The Great Nurse-In

August 4: Save the date

A peaceful nurse-in will be taking place August 4 on the West Lawn of the U.S. Capitol Building to raise breastfeeding awareness as well as support and empower nursing moms.

Read on to learn about what prompted the nurse-in and how to join in.

Mark your calendars — on August 4, breastfeeding moms and their supporters will descend upon the West Lawn of the U.S. Capitol Building for a peaceful nurse-in. In the Washington, DC area? This is an excellent opportunity to help raise breastfeeding awareness.

The origins

The Nurse-In

Program events and activities are scheduled from 9:00 a.m. - 4:00 p.m. EDT on Saturday, August 4, 2012. The program will include a main stage with keynote speakers and entertainers, centers with breastfeeding support activities, opportunities to share stories and experiences and other family activities for all attendees. Rachel expects around 500 participants to partake, and if you’re a breastfeeding advocate in the area, why not stop by?

The Great Nurse-In was prompted by a number of individual mothers who have been harassed or embarrassed for breastfeeding their babies in public (such as the mothers at Target and at an Ohio water park). While most publicized breastfeeding-in-public stories resulted in local nurse-ins, Rachel Papantonakis, founder and lead organizer of the Great Nurse-In, wanted to do something on a larger scale.

“While the events planned in response to many of these individual incidents have their merits, I thought having a proactive, positive event would also help the cause, where we're promoting public breastfeeding as a whole,” she told us. “Our goal is to empower and support current and future nursing mothers, and to educate and engage non-nursers. We aim to remove the social stigma of public nursing so that all families can make the feeding decisions that work best for them without the fear of public scrutiny.“

Breastfeeding obstacles

Mothers face countless obstacles that their grandmothers may not have faced, especially issues surrounding nursing in public. “We hear that we should exclusively breastfeed until 6 months and then nurse until at least a year as solids are introduced, but since the United States, in general, has woeful maternity leave policies, we have to be away from our babies far too soon, which can cause strains on nursing relationships, work dynamics and other aspects of our lives,” Rachel said. “Somehow, particularly in the United States, it became socially unacceptable to feed our babies the way our bodies were made to do it.”


"We're showing other moms that it can be done."

Rachel shares the goals of many breastfeeding advocates — that a federal law be enacted that makes provisions for workplace standards for breastfeeding and pumping, improved maternity leave, public breastfeeding protection with an enforcement provision and breastfeeding education funding.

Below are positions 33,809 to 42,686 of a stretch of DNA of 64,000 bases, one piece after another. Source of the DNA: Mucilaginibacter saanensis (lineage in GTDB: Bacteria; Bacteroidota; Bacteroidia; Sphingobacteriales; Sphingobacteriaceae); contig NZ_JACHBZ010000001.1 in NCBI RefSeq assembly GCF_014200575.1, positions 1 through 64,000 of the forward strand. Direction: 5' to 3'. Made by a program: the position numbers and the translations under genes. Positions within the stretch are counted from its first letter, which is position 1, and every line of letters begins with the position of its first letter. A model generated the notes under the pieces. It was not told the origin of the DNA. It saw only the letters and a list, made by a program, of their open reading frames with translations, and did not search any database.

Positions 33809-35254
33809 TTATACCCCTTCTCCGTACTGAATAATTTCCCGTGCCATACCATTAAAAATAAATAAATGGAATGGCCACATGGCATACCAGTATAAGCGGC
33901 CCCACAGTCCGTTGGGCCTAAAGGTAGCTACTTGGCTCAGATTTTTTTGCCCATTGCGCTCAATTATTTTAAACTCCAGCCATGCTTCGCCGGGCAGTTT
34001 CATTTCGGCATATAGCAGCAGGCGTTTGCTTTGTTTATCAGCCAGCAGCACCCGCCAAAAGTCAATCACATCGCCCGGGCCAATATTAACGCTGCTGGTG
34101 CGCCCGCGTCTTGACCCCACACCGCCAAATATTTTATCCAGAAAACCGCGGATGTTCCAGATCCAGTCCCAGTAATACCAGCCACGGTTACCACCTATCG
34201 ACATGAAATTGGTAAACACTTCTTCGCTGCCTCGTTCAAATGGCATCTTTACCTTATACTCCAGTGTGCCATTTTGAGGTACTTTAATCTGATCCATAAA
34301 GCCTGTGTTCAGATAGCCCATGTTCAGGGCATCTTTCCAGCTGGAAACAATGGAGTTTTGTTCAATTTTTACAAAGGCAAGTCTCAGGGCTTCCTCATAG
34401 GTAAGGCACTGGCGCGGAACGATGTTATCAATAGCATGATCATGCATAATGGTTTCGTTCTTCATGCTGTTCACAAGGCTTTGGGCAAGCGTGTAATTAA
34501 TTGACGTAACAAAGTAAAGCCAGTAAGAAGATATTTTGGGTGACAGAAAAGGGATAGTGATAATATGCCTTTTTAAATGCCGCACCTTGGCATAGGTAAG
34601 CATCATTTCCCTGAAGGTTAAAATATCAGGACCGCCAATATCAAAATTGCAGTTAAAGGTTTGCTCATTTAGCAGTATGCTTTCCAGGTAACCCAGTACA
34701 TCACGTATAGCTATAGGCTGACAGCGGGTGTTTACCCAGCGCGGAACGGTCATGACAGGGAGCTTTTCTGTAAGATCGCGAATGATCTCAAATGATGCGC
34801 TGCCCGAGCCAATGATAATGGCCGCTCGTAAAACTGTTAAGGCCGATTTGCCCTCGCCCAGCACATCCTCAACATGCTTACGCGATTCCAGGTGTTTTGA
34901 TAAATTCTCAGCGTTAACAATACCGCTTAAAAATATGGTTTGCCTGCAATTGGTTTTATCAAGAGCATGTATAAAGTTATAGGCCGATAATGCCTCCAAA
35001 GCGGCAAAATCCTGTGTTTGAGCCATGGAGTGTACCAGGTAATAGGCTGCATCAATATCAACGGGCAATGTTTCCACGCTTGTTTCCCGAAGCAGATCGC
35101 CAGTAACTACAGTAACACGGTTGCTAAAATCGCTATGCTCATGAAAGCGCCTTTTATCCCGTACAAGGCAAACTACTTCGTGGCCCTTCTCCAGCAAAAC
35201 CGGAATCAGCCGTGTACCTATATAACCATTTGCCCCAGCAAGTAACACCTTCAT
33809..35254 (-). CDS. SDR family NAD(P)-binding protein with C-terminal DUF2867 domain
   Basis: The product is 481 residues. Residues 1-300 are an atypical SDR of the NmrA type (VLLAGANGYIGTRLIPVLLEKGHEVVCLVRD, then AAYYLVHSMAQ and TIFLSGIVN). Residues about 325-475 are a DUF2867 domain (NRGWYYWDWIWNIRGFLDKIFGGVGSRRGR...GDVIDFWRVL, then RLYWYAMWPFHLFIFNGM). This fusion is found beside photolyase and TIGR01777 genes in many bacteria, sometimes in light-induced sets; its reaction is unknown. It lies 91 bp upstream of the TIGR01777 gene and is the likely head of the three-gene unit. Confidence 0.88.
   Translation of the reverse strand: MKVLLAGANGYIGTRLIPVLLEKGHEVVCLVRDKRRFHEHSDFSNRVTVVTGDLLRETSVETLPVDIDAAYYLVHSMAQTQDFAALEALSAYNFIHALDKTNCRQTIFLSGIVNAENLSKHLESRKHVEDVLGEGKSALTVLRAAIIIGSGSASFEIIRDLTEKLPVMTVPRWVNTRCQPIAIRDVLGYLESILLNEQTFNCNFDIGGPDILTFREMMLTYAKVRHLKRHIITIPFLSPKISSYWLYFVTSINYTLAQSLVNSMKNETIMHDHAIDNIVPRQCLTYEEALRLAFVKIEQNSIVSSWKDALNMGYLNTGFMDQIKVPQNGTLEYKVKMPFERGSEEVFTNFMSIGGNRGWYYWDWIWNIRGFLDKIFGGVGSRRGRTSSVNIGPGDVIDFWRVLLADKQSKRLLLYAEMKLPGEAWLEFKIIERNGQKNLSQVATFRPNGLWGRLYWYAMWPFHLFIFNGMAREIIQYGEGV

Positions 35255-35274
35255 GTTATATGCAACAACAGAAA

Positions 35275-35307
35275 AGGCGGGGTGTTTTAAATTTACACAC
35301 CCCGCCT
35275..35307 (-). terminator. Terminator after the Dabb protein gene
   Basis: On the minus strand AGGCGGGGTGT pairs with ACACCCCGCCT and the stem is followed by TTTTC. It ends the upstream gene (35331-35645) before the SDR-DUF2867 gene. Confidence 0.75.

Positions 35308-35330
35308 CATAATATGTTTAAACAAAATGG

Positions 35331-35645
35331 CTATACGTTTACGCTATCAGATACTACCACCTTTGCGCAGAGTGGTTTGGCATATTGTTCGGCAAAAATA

“By doing the Great Nurse-In, we're showing other moms that it can be done, teaching children that this is what our bodies were made to do, and making it a normal sight for non-nursers so that it will be a non-issue in the future,” she explained.

More on breastfeeding in public

Is breastfeeding in a military uniform taboo?
Breastfeeding a toddler and conquering challenges
Target experiences nationwide nurse-in


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Comments on "Breastfeeders planning a nurse-in at the Capitol Building"

Amber August 05, 2012 | 10:38 AM

I'm a breastfeeding mom and this really gets on my nerves. I also have a 7 yr old son who I would like to wait until he is a little older before he sees a boob. You can say that its a natural sight, but in our culture having boobs out in front of men raises a lot of concerns for me. Whats wrong with wearing a nursing wrap? I feel like this is just to start a fight where there shouldn't be one.

Merry Miller Moon July 31, 2012 | 8:36 AM

This is fabulous! I'm still nursing my 21 month old. Breastfeeding is so important for both child and mother! I'm organizing a nurse-in in my town on this exact day! Although it won't be as well attended, hopefully we can help spread the word! :)

Jeanne Medina July 28, 2012 | 9:23 PM

I'm so glad to see this happening. I nursed my kids for 3.5 years each, years ago, when full term nursing was still " in the closet" in the US, (not in other parts of the world). I think the reason people feel weird about it, is that profiteering companies sought to convince all mothers that their milk was better, just like they sold all kinds of other products to people. They were so successful, that generations of people have never even seen breastfeeding, so it's strikes them as odd. Add to that, the fact that the only other context these people ever see a breast, is in the framework of , then that startling scene, suddenly places and innocent baby into that context, and it feels "wrong" to them. The true perversion is actually happening in the person's own mind, which has been twisted into thinking what they are seeing is unnatural, when in fact, the opposite is true. Only by reintroducing the regular sightings of women and babies doing what both their bodies were designed to do, will this "perverted" reaction be corrected.

Tina July 24, 2012 | 9:35 AM

This is great!! I am new to parenthood and breastfeeding, but it's a natural thing and it shouldn't be "hidden" or taboo. Breastmilk is the best nutrients for your baby, hands down. It's weird to me that society has made the act so shameful, in some ways. I'm excited to read about how this nurse-in turns out!!

Julie July 23, 2012 | 10:07 AM

Go nursing moms!!!

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